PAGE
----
Presence Encourages Self-Care

The Forgetful Professor

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I am writing a series of blog-posts outlining self-care in which we examine the tenets of self-care:

Self-Care Tip – Sit back and listen to the emotion to be present in your own life.

There are two terms we’ve used in psychotherapy since before Freud and Jung were around:

  • Transference – putting our feelings on the clinician.  For example, my clinician looks like my father.  I will transfer onto him my feelings about my father and subconsciously think he is like my father.
  • Countertransference is the opposite.  The clinician thrusts her own memories and associations on her patient.

These can be positive or negative.  Of course they do not stay in the clinic.  Transference and countertransference happen between all of us all the time.  Often it is healthy.  It helps us grow, model others, fantasize and move towards fantasies long enough to make them true.

Remember PattyAnne from yesterday?  …In PattyAnne’s and my case, PattyAnne could be said to have transferred her fear of being treated as a lesser person.  But what was my reaction and what is yours in similar situations?  What is our countertransference?

I have often been guilty of negative countertransference in situations like this.  I remember feeling dirtied by people’s prejudices and fears.  Almost like I needed to bathe afterwards.  The truth is, though, we don’t have to feel this way.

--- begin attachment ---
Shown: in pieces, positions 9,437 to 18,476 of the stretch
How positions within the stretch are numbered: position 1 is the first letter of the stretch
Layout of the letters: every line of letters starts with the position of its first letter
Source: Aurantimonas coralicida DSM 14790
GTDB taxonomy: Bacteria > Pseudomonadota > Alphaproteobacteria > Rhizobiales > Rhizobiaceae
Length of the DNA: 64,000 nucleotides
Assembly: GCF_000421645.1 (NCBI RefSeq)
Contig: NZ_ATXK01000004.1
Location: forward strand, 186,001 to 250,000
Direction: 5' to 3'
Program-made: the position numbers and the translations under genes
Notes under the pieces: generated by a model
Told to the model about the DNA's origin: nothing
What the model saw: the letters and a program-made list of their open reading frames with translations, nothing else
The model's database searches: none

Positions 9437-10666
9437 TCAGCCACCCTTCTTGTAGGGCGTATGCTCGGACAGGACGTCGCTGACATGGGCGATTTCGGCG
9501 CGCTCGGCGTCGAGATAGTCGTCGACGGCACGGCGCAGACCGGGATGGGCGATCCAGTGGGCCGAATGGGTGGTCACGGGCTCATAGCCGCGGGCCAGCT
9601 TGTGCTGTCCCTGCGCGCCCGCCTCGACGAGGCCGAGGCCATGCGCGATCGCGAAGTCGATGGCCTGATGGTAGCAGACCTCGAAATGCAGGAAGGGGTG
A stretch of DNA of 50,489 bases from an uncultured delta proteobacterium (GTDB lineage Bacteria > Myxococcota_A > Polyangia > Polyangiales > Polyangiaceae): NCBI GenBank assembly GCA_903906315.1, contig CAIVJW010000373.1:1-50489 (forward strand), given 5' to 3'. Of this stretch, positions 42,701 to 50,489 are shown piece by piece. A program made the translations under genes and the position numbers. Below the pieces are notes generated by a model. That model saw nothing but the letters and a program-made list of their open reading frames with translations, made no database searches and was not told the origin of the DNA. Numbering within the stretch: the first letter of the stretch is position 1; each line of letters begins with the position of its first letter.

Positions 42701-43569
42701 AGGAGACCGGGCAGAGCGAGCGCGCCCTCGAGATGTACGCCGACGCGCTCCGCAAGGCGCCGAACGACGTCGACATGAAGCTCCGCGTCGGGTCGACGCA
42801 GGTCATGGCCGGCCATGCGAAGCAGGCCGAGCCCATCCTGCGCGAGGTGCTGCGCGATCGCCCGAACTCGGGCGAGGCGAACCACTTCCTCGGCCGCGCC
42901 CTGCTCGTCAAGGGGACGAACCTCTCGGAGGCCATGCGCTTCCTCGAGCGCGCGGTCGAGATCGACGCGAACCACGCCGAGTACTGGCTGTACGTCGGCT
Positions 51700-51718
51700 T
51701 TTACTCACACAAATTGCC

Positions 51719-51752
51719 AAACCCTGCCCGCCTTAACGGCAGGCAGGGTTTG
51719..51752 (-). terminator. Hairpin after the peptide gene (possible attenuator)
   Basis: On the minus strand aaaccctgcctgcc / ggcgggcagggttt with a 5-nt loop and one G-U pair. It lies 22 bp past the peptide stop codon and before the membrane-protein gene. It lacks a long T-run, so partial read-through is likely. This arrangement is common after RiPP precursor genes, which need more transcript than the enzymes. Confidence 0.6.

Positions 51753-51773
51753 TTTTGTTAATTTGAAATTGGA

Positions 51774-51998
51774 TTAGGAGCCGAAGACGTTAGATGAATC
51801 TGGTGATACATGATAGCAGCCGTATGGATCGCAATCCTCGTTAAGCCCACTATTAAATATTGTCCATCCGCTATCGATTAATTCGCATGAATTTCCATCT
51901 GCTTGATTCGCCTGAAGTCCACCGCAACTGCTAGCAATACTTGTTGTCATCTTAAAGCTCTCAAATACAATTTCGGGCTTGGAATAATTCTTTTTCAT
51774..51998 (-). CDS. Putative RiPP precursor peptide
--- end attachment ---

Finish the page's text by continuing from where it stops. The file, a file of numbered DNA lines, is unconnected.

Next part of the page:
When people are afraid of us, we do not have to be afraid of them.  We do not have to anger, agitate, or feel “soiled.”   We can just be with them.  Let it be about them and not run away.  Be present.

Clinicians can be open to hearing this song.  When any patient starts in again, this time, sit back and listen to her fear rather than worry about what words carried it.  Patients will be better for it.  Maybe clinicians will be, too.  And that is key.  The gift we give first is to ourselves.  By just being with someone in her fear, we can just be with ourselves too, and vice versa.  Quite friendly to us both.

Presence encourages self-care.  It helps guard us against the temptation to see ourselves as victims.  When we do not realize that our emotions and behaviors come from us, were not imposed upon us from external sources or realize more specifically the transference or countertransference that we are responsible for – we can feel like victims.

Any time we do not own our emotions and behaviors, this is a quick path to losing our connection to our personal journey and become “absent” rather than present with ourselves.

Still, many wonder: at what point does “too much self-care” become part of the symptomatology?  This concern will resolve when we see how emotions are not moral implications.  “See” you tomorrow!

Questions:  How has feeling like a victim disconnected you from others and yourself?  How have you collected your absent self and come together again?  Please tell me your story.

 

Self-Knowledge as a Step Toward Self-Care

Yesterday, we introduced self-care and today we continue with self-knowledge.